Mar 22, 2017 | By David
The lives of families affected by cerebral palsy could soon be made a little easier with the help of 3D printing technology. After the condition caused the tragic death of their son, a couple have set out to improve the medical care of other young sufferers. They have developed a new way to produce body braces using 3D printing and 3D scanning techniques which they now hope to make available globally following a successful crowdfunding campaign to launch their project in the UK.
Cerebral palsy is a genetic disorder that causes tightening of the muscles that can be painful and debilitating. Splints and braces can be fitted to support the patient’s body to relieve some of these symptoms. The method used to produce the orthotic devices is to make a body cast from plaster, which can be fraught with difficulties, particularly for younger patients. The cast takes around an hour to fully set, during which time the child has to lie completely still. Their continual growth necessitates frequent trips to the hospital to get new casts made, causing a lot of inconvenience and discomfor for parent and child alike.
After their son passed away, Samiya and Naveed Parvez set out to find a better method to help other parents in the same situation they had been in, eventually turning to 3D technology to solve the problem of finding effective orthoses. Naveed attended a technology conference where he saw 3D printing used to replicate steam engine parts. "The new parts were so accurate that the scratches in the paintwork of the original were perfectly reflected in the print," he says. "I had a lightbulb moment—not just because of the technology but because of the realization that all that pain could be turned to good."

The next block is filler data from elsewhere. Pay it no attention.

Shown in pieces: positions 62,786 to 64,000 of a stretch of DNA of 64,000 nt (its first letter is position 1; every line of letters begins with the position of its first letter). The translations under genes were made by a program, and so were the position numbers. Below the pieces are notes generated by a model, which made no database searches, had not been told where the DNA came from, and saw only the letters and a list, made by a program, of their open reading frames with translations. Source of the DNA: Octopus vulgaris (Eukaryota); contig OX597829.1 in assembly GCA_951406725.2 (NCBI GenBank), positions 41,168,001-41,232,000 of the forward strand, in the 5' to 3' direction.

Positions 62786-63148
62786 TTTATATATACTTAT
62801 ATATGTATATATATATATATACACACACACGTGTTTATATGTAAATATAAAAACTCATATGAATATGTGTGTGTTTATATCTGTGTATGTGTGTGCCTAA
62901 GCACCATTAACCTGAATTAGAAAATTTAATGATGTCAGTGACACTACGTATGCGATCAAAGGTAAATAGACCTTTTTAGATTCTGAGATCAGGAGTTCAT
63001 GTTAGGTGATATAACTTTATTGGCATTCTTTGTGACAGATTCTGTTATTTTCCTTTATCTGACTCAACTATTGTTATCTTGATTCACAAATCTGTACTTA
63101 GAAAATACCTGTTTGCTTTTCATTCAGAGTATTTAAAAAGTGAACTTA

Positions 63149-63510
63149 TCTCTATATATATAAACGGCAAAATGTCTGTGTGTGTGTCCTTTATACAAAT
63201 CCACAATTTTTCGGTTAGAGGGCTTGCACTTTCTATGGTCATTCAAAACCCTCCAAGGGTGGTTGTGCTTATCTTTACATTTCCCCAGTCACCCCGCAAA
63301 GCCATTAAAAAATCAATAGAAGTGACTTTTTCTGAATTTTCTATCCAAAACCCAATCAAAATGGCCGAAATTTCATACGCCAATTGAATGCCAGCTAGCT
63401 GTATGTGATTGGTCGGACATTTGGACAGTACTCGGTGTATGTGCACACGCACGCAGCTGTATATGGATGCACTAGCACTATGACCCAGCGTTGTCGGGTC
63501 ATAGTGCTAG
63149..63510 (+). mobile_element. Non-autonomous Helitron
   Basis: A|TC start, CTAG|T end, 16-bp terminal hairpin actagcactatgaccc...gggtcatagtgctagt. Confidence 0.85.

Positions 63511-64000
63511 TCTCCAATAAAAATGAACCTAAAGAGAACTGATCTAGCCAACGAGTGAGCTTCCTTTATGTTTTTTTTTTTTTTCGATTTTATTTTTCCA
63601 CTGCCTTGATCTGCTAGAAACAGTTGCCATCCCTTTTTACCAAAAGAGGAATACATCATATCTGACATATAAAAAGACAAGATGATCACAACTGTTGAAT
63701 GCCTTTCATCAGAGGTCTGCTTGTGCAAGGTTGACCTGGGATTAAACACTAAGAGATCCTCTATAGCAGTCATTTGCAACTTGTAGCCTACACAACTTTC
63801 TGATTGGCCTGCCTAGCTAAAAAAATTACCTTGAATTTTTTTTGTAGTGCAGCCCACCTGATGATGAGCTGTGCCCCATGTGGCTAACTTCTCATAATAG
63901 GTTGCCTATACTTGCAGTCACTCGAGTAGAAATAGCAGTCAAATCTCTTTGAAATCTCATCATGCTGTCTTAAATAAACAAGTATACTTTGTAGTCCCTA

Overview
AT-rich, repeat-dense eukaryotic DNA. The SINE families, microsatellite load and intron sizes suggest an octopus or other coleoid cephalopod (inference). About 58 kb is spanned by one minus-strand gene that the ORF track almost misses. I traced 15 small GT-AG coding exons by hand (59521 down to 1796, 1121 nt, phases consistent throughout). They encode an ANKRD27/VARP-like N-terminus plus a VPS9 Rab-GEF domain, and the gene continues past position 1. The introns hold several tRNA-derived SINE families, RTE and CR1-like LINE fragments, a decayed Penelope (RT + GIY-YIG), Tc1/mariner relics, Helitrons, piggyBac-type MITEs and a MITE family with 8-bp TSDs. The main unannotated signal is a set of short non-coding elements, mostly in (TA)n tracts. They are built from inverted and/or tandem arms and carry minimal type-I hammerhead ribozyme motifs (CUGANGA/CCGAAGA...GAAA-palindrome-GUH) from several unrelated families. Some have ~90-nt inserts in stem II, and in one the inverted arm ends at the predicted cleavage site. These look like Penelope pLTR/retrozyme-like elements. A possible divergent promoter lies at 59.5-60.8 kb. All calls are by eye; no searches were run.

He realized that this same 3D technology could be used to model a patient’s body and print a brace or a splint, completely eliminating the need for a plaster cast. With the help of the charity The Nominet Trust, the couple set up a medical technology company, Andiamo, named after their son Diamo and the Italian phrase meaning "Let’s Go." They successfully crowdfunded their project on Indiegogo, and started treating patients in the UK back in December 2014.
Andiamo is able to send people out to the home of a patient and do a full 3D scan of the body, ready to be sent off for printing. This means a lot fewer hospital visits, and the orthosis produced is usually more lightweight and a much better fit than one made from a plaster cast. Moreover, the turnaround from scanning to printing is a mere two weeks, a huge improvement on the six months it would previously take, during which time the child would be housebound or confined to a wheelchair. The company is intending to eventually cut the production time down to 48 hours.
Work is also underway on establishing a cloud-based clinician network, giving specialists access to patient measurements and data sets for rapid iteration. This is a huge benefit of the 3D printing workflow, and will streamline the production process even further.